Asbestos is still present in millions of Australian homes. If a home was built or renovated before 1990, there is a good chance it has some asbestos in it. Exposure to asbestos causes lung cancer, mesothelioma and asbestosis. Asbestos is both an occupational and non-occupational lung carcinogen. Asbestos is a group of six minerals which occur naturally as serpentine and amphibole asbestos and take the form of curly thin fibres or straight, jagged shape fibres respectively. If you think you’ve been exposed to asbestos in Australia, the Australian Government created the National Asbestos Exposure Register (NAER) to record information for members of the community who may have been exposed to asbestos, for their future reference. To register your or someone else’s potential asbestos exposure with the Asbestos Safety and Eradication Agency’s database you can use this link. All personal information collected is protected and handled in accordance with the Privacy Act 1998.
The types of asbestos prohibited for import or export in Australia include:
- actinolite asbestos
- grunerite (or amosite) asbestos (brown)
- anthophyllite asbestos
- chrysotile asbestos (white)
- crocidolite asbestos (blue)
- tremolite asbestos
- a mixture that contains one or more of the minerals referred to above.
In this article, what you need to know about asbestos in Australia is highlighted through answering three questions:
- What are the asbestos-related statistics in Australia?
- Is there an asbestos national strategic plan in Australia?
- What are the consequences of non-compliance in Australia?
What are the asbestos-related statistics in Australia?
Evidence suggests that during the COVID-19 pandemic there has been a boom in DIY home improvements giving rise to concerns of increased asbestos exposure risk. An estimated 4000 Australians die annually from asbestos-related disease. This is more than twice the annual road toll. Approximately 700 people die annually from the aggressive cancer mesothelioma caused by exposure to asbestos. Asbestos was used in over 3000 products prior to 1990, a great many of these were in residential construction and fit out. Asbestos was completely banned in Australia in 2003. Over 6000 tonnes of asbestos are illegally dumped per year. The World Health Organization says that there is no known safe minimum level of exposure, and this is escalated by asbestos fibres being invisible to the naked eye. Asbestos can be easily disturbed when doing renovations, home improvements and maintenance and research shows that 17% of DIYers have encountered asbestos, but only 8.5% have sought any kind of professional help to deal with it and a further 5% have admitted to disposing of the asbestos improperly. Asbestos fibres are inhalable once they become airborne hence it is important to avoid disturbing products that may contain asbestos fibres. Many Australians know what asbestos is, but a few fully understand the health risks, where it can be found and how to protect themselves from exposure if they find it.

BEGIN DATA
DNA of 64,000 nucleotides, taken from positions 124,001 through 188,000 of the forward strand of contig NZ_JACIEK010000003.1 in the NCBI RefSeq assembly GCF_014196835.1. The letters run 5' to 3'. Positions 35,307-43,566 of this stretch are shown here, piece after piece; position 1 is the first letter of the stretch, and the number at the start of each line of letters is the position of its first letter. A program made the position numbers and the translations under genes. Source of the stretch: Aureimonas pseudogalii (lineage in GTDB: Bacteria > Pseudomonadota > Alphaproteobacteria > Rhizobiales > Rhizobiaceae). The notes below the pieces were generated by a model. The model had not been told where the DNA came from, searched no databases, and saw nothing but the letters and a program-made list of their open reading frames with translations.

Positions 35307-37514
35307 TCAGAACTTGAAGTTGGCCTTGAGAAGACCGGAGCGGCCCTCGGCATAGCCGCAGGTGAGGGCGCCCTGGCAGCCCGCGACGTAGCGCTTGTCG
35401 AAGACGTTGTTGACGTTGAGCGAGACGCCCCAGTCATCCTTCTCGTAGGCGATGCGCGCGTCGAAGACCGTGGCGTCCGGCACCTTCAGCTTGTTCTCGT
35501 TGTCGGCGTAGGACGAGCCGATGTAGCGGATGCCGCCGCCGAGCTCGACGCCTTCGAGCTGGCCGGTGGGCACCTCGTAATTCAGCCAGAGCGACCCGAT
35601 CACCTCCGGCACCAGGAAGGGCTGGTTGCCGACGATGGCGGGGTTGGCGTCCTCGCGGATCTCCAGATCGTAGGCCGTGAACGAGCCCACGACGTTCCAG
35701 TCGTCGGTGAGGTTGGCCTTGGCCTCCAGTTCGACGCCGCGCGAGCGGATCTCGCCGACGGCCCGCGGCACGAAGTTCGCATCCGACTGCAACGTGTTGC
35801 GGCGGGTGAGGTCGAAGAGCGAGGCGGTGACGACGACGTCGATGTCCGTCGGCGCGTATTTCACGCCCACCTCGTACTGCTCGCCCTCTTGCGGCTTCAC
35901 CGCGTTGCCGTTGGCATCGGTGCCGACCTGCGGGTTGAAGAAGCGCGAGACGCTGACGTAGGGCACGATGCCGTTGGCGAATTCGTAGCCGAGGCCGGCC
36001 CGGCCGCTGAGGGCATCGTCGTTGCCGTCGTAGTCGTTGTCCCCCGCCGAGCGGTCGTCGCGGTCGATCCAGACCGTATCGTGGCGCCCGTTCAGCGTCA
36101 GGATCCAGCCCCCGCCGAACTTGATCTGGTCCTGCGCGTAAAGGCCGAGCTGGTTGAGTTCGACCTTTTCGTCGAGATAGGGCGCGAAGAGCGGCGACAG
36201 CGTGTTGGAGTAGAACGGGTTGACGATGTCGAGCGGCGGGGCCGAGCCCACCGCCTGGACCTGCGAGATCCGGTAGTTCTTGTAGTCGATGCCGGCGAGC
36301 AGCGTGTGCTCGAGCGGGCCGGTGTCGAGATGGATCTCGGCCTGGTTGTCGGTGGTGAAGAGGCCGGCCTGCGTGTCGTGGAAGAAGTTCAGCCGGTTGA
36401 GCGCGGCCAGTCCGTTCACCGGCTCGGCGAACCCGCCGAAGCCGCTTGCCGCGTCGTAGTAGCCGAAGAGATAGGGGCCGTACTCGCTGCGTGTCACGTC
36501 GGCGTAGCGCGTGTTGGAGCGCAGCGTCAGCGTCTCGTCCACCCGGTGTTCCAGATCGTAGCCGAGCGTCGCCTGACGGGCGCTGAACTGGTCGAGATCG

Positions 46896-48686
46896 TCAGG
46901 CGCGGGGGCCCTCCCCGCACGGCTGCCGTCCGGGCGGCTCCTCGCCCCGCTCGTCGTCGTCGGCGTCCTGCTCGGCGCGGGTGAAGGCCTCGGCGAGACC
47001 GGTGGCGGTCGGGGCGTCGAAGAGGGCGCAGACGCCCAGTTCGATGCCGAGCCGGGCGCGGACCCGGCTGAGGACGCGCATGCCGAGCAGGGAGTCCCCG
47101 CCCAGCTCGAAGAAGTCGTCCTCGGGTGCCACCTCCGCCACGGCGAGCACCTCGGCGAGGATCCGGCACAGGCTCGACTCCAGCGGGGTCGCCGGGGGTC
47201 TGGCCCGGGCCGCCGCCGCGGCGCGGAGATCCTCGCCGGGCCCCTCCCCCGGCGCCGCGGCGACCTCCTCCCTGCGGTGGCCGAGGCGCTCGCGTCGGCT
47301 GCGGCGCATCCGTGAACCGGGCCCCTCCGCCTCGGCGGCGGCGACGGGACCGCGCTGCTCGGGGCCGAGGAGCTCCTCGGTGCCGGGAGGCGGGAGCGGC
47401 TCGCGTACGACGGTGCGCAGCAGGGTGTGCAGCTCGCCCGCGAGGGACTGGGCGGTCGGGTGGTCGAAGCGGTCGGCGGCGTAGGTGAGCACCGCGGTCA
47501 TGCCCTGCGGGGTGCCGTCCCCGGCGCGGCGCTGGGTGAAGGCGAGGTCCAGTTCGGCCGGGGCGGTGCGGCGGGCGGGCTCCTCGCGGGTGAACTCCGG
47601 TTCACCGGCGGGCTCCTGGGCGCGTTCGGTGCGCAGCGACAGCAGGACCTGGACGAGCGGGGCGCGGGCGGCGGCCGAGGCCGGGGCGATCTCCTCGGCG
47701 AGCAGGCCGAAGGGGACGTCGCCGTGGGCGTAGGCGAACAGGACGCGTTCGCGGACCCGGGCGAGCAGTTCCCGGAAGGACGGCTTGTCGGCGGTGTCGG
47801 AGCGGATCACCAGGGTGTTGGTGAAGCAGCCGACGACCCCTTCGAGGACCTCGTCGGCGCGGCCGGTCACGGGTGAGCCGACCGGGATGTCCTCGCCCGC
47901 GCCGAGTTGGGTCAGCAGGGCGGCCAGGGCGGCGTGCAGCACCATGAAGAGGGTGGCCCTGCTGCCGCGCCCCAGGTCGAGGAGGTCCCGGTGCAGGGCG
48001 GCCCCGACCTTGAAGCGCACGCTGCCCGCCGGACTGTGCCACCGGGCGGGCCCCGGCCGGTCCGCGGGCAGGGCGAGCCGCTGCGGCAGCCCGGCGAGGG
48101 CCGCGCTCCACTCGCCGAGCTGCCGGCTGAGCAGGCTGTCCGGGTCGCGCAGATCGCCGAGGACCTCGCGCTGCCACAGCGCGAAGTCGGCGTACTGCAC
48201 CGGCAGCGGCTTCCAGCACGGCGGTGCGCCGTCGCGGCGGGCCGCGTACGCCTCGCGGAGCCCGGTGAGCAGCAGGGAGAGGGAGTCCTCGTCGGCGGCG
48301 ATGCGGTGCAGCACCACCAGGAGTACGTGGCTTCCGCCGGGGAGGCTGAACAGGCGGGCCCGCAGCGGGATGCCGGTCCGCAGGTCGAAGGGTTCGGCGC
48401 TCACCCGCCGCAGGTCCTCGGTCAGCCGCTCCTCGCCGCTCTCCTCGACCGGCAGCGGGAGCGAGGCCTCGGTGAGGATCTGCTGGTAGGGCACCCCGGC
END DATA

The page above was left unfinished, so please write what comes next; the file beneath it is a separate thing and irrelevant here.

Is there an asbestos national strategic plan in Australia?
Yes, there is an asbestos national strategic plan in Australia it was implemented in 2014. The National Strategic Plan for Asbestos Awareness and Management (NSP) aims to eliminate asbestos related diseases in Australia by preventing exposure to asbestos fibres. This entails dealing with the harmful legacy of asbestos in homes, workplaces and the environment. The role out of NSP has been done in two phases. Phase one went from 2014-2018 and phase two is currently in motion, from 2019-2023. The latter plan builds on the previous plan’s progress and complements and enhances existing asbestos policies, plans and actions at all levels of government. There are 4 national priorities and strategic actions points of the NSP 2019-2023 and these are:
- Improve asbestos awareness to influence behavioural change.
- Identification and effective legacy management.
- Safe prioritised removal and effective waste management.
- International collaboration and leadership.
Signatories that include government agencies, local governments, regulators and non-government groups will align their jurisdictional and local action plans as much as possible with the strategic actions under the four national priorities. The Asbestos Safety and Eradication Agency (ASEA) will support them by encouraging, coordinating, and monitoring their efforts, as well as reporting on their successes and challenges. ASEA will also liase with all levels of government for a midpoint review of the NSP. So, what are the consequences of non-compliance?